Application Acceleration in the Cloud Age
In the age of the cloud, applications and content are only as good as the network they ride on. We explore three application acceleration options.
By Amar Khan, Vice President of IP Services, Internap
The cloud will bring convenience to enterprise application users with the ability to access applications from anywhere at any time -- at least that is the goal. However, during a recent, extended trip throughout Europe and the Middle East, I was attempting to use my cloud-based CRM application and was reminded of how network challenges (such as latency) can quickly dampen this ideal. Although I was able to “access” the application, the performance was so poor that I abandoned my attempts within five minutes. That’s the spotty reality of the “anywhere anytime” cloud as it stands today.
My experience is not unique to a single application or single location -- in fact, it’s an all-too-common experience that business users and consumers all over the world face every day. This is a result of more applications moving from on-premise to the cloud. Although the cloud can yield powerful benefits, these are meaningless if we sacrifice reliable connectivity and performance. The challenge is that as applications and content move further away from the end user to centralized server farms, we are inevitably seeing greater latency and packet loss. In this new scenario, cloud applications are also falling victim to core Internet communications protocol TCP (Transmission Control Protocol) and its conservative approach to IP traffic delivery.
Because of its design (nearly 40 years old), TCP sacrifices performance to deliver reliability. It throttles back the delivery rate of IP traffic as the distance between the content or application source and the end user increases. Hence, the performance of my CRM application while I was traveling was directly affected because TCP slowed the communication between the server and me to a crawl.
As more enterprises rely on remotely-housed content and applications, the limitations of TCP are being widely felt. TCP works by slowly increasing the window size of data transmission -- think of this as the size of payload in each transaction. It conservatively increases this window size and then aggressively reduces it upon encountering high packet loss or latency variation. This results in an inconsistent delivery rate as TCP slowly speeds up and then slams on the brakes before speeding up again. Yet, TCP remains an underlying protocol of Internet traffic delivery today, so the question becomes: Is there anything we can do about this?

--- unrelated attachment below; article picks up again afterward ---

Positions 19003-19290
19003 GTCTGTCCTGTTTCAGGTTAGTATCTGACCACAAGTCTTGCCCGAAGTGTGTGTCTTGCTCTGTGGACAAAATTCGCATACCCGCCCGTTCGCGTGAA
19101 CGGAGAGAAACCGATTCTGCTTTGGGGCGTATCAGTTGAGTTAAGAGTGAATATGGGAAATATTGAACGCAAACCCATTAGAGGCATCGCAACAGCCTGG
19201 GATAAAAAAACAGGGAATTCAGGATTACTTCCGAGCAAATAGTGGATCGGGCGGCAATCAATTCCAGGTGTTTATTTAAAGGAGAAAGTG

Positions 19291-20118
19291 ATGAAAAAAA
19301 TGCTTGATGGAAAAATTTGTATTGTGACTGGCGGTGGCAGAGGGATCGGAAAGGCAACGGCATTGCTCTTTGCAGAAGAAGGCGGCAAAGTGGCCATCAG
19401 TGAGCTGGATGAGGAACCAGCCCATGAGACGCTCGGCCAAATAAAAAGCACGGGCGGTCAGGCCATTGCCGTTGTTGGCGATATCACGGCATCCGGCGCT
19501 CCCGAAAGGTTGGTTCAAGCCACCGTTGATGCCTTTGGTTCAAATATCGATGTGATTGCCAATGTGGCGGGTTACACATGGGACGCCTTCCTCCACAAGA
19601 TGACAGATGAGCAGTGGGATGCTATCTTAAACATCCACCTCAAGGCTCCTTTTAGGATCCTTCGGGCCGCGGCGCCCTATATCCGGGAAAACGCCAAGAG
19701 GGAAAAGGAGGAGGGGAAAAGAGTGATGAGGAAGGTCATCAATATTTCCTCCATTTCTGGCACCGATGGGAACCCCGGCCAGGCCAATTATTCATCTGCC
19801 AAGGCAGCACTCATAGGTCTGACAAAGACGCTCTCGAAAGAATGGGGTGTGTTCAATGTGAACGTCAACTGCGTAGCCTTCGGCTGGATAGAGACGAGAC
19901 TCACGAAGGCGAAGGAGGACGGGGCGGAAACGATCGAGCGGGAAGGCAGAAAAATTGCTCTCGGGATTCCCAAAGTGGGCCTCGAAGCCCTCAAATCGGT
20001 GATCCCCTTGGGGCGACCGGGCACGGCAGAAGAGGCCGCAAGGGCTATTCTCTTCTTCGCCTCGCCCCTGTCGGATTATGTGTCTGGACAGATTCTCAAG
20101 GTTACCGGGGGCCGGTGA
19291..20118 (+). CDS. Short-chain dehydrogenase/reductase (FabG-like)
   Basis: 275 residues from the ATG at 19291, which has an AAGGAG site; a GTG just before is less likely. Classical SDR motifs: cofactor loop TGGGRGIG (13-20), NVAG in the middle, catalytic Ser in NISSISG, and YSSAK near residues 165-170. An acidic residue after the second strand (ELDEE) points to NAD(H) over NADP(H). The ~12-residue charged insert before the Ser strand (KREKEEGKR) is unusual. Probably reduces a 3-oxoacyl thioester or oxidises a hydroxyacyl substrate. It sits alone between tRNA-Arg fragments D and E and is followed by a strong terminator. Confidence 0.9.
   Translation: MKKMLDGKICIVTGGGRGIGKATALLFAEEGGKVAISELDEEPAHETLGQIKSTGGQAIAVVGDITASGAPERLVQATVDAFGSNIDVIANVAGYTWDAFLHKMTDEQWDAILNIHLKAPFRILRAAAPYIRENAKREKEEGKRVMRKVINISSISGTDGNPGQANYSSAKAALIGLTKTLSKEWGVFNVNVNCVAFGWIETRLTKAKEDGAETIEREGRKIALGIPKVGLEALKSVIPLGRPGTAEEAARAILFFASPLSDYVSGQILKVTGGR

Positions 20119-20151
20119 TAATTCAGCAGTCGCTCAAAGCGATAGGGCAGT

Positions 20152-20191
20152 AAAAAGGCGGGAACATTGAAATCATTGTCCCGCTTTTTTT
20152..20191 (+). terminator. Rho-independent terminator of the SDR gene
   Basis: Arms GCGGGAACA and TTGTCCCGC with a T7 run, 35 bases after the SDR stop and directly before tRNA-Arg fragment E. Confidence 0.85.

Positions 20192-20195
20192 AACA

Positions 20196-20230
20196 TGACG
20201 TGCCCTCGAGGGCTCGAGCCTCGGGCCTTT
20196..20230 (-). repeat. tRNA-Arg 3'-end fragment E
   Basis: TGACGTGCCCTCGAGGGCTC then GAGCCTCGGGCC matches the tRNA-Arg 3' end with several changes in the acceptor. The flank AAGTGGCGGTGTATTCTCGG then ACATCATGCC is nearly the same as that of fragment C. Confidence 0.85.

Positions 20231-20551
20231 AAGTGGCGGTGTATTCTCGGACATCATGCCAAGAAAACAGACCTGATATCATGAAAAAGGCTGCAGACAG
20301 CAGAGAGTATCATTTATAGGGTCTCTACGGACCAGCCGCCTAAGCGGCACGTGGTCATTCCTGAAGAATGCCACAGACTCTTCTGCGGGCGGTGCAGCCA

Fortunately, the answer is yes. Enterprises are taking steps to address TCP’s limitations today by employing WAN optimization and application acceleration. Although these are established technologies, they are being fast-tracked as priority IT investments because of their ability to dramatically improve Web performance. For example, at Internap we’re seeing our Accelerated IP (XIP) customers significantly reduce latency and improve application performance between geographically remote sites. Cloud platform customer Jolokia Networks increased performance by 50 percent for North American users and by 80 percent for European users, with those in more remote areas, such as South Africa and South America, enjoying even greater increases of up to 140 percent.
Let’s look at some of the application acceleration options available today:
Hardware-based acceleration solutions are proven to increase the speed of delivery two-fold or more in many cases. These solutions are typically designed for point-to-point architectures. This approach is advantageous when an enterprise has centralized an application at a specific hub and users are accessing it from known branch sites. This type of solution will also accelerate delivery when enterprises are communicating over the Internet between fixed branch locations. This method is not ideal for organizations with large amounts of mobile users or those that commonly access data from beyond branch sites, such as employees who travel nationally or globally; or, most important, those with customers accessing applications that reside in geographically remote locations.
Another approach that is gaining momentum is Acceleration-as-a-Service (AaaS), where no hardware is required and the acceleration is provided by the carrier or ISP. This allows the enterprise to set up their Internet service at the hub location where their application or content is hosted with a service provider that offers integrated TCP acceleration. In this case, hardware costs are eliminated and application and content delivery are accelerated, regardless of their geographical location. These service-based solutions are capable of speeding delivery of applications in the range of 1.5x to 4x, which can markedly improve the end-user experience.
A third solution, which will likely become the next frontier of acceleration technology, accelerates cloud application and content delivery in both directions. Organizations and their customers can not only receive information faster, but they can also deliver or upload it much more quickly.
A Final Word
In the age of the cloud, applications and content are only as good as the network they ride on. Acceleration technologies are likely to play a key role in the cloud landscape in the future, ensuring that users can quickly and reliably access critical information whenever needed -- not just from down the hall but from anywhere in the world.
Amar Khan is vice president of IP services at Internap where he is responsible for driving the value proposition and strategy for the company’s IP networking services, including Performance IP and Accelerated IP (XIP) . You can contact the author at firstname.lastname@example.org